|Publication number||US4788699 A|
|Application number||US 07/017,544|
|Publication date||29 Nov 1988|
|Filing date||24 Feb 1987|
|Priority date||28 Feb 1986|
|Also published as||EP0236790A1, EP0236790B1|
|Publication number||017544, 07017544, US 4788699 A, US 4788699A, US-A-4788699, US4788699 A, US4788699A|
|Inventors||Michael Dobert, Werner Gunther, Erich Heubeck|
|Original Assignee||Siemens Aktiengesellschaft|
|Export Citation||BiBTeX, EndNote, RefMan|
|Patent Citations (10), Non-Patent Citations (2), Referenced by (13), Classifications (11), Legal Events (6)|
|External Links: USPTO, USPTO Assignment, Espacenet|
The invention is directed to a dental X-ray diagnostics installation for producing panorama tomograms of a jaw of a patient. The apparatus contains a radiation source or an x-radiator and a diaphragm arrangement which is positioned in a beam path between the radiator and the subject to be transilluminated.
In order to be able to produce different exposures, for example, exposures of the full upper jaw and lower jaw, exposures of only the upper jaw or only the lower jaw, exposures of a small jaw, such as of a child, or what are referred to as remote exposures with a known X-ray diagnostic installation or device, such as a ORTHOPANTOMOGRAPH 10, which is disclosed in a brochure entitled "ORTHOPANTOMOGRAPH 10, M/D 80/1361; WS 08832", it is necessary to replace the previously mounted diaphragm with another diaphragm having a different diaphragm aperture. Such an interchange is comparatively complicated and is relatively involved in some of the apparatuses which are commercially available because a number of parts therein must be dismantled and must, in turn, be rejoined or reconnected after the interchange and adjustment of the diaphragm insert.
The object of the present invention is to provide an improvement for an X-ray diagnostics installation so that different exposures can be produced without unnecessary delays for changing the diaphragm opening.
To accomplish these goals, the present invention is directed to an improvement in a dental X-ray diagnostics apparatus for producing panorama tomograms to the jaw of a patient, said X-ray diagnostics apparatus including a diaphragm for limiting the radiation beam which is positioned between the radiation source and a film cassette. The improvements are that a multiple diaphragm part, consisting of a plurality of different diaphragm apertures, is provided and the multiple diaphragm part is pivotably held so that it can be moved around an axis to present different diaphragm apertures in alignment to the beam path of the radiation source.
A multiple diaphragm part can be fashioned in the form of a one-piece diaphragm member having different diaphragm apertures or it can also be formed by individual diaphragm inserts provided with different diaphragm apertures which are held on a carrier, preferably in an interchangeable manner. The adjustment of the multiple diaphragm part, in order to bring the particular diaphragm or diaphragm aperture into the correct exposure position can occur manually or by utilizing a motor drive. In the case of a motor adjustment, it is advantageous to control the adjustment by a program. The particular advantages are achieved in combination with the modification of the speed of the film cassette because exposures can thus be made not only in different locations of the jaw, or respectively of the patients head, but can also be produced in different slice positions.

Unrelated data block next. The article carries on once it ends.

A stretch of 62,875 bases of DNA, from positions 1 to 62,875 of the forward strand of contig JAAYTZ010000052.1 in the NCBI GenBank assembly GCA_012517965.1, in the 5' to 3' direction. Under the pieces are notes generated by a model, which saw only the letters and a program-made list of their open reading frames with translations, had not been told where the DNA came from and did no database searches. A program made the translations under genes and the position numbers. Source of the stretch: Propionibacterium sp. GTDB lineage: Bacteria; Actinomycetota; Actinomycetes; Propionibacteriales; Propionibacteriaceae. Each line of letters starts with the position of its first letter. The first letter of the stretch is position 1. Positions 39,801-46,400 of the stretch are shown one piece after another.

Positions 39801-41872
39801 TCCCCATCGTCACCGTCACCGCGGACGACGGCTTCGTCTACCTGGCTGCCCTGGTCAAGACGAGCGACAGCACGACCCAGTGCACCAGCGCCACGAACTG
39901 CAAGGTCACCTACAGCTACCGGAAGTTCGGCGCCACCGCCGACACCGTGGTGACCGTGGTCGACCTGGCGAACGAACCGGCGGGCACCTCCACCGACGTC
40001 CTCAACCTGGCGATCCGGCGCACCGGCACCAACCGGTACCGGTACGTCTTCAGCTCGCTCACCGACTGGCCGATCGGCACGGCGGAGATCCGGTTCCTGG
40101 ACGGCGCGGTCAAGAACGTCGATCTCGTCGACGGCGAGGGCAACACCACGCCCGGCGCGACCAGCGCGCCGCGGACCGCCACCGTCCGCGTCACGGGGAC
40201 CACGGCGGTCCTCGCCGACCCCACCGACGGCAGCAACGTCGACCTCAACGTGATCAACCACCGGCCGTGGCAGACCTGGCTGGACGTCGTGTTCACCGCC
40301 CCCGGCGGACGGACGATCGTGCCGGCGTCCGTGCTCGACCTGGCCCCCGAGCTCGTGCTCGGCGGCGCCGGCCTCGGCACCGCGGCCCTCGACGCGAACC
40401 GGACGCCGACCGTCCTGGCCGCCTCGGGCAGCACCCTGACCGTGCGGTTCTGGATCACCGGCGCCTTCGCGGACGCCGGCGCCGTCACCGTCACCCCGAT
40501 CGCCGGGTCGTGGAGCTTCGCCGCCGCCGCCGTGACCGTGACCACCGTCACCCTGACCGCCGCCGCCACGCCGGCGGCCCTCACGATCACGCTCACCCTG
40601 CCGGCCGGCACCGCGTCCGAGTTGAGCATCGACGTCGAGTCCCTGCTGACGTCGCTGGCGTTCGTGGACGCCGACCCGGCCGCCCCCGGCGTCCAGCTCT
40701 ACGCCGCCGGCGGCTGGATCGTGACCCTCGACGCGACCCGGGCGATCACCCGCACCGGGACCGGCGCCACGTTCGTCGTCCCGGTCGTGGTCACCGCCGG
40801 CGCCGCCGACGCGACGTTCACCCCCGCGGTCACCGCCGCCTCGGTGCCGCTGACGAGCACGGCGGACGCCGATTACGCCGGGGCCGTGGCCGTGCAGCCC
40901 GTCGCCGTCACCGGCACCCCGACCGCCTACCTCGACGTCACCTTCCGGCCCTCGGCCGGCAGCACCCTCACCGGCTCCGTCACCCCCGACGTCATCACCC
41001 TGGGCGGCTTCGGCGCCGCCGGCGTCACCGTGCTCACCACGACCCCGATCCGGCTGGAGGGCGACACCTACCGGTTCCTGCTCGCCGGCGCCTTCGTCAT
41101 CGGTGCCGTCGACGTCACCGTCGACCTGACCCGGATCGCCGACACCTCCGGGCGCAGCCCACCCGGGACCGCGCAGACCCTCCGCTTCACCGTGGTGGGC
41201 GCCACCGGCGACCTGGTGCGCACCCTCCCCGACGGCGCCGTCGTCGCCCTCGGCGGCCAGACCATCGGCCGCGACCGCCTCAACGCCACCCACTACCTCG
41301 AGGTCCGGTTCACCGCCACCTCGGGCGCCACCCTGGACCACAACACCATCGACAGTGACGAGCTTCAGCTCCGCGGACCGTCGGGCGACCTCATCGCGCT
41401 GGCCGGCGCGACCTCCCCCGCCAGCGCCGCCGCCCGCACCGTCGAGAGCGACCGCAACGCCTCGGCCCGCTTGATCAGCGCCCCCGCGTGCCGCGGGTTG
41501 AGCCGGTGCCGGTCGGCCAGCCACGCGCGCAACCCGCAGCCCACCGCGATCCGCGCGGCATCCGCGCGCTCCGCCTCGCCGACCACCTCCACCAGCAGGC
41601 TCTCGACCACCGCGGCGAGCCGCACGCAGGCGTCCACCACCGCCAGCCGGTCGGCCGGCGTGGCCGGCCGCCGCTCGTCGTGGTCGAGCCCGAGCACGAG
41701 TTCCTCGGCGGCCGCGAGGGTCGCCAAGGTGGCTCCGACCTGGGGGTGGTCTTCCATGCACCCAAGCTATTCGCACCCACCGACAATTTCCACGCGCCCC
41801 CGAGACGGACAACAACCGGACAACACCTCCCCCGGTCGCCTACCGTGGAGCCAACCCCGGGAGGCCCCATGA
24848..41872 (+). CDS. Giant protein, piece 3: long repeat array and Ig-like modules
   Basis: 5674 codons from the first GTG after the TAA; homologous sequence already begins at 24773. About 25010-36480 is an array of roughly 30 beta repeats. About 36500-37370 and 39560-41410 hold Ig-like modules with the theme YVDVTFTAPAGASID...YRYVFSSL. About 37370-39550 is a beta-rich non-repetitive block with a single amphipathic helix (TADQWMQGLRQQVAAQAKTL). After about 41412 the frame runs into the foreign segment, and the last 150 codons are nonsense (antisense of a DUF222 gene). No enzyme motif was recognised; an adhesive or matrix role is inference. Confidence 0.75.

Other advantages, developments and improvements will be readily apparent from the following drawings, specification and claims.
BRIEF DESCRIPTION OF THE DRAWINGS
FIG. 1 is a perspective view of an X-ray diagnostics installation in accordance with the present invention;
FIG. 2 is an enlarged perspective view with portions broken away for purposes of illustration of an X-ray source with a multiple diaphragm positioned in a beam path from the source;
FIG. 3 is an enlarged perspective view of an embodiment of a multiple diaphragm part;
FIG. 4 is an end view of the multiple diaphragm part of FIG. 3;
FIG. 5 is a cross-sectional view taken along the lines V--V of FIG. 4;
FIG. 6 is a perspective view of a second embodiment of a multiple diaphragm part of the present invention;
FIG. 7 is a perspective view of an auxilliary diaphragm part removed from the multiple diaphragm part of FIG. 6;
FIG. 8 is a cross-sectional view taken along the lines VIII--VIII of FIG. 6;
FIG. 9 is a fundamental circuit diagram for control of the movement of the multiple diaphragm part; and
FIG. 10 is an exploded perspective view of another embodiment of a multiple diaphragm part in accordance with the present invention.
The principals of the present invention are particularly useful in a dental X-ray diagnostics apparatus or installation schematically illustrated in FIG. 1. The X-ray installation or apparatus contains a stand 1 formed of two stand pipes on which a carriage 2 is held in a height-adjustable fashion. A rotary unit 3, which is illustrated as being in the form of a closed turntable ring, is held on the carriage 2 and this ring contains an X-ray radiator or source 4 and diametrically opposite a film cassette 5. The X-ray radiator 4, whose radiation exit window 6 faces the cassette, is mounted stationarily on the ring 3, which ring can be rotated as discussed hereinafter. The cassette 5 is pivotally mounted on a vertical axle 7 that has a portion 8 connected to the ring 3. The cassette 5 can be brought out of the position of use, shown with broken lines, into a non-use position, which is shown with solid lines, to allow an assistant to position the patient's head between the radiation source and the film cassette holder and to allww the production of remote exposures, which are referred to as Ceph exposures. In previous known apparatuses, the X-ray source had to be rotated to allow making such exposures.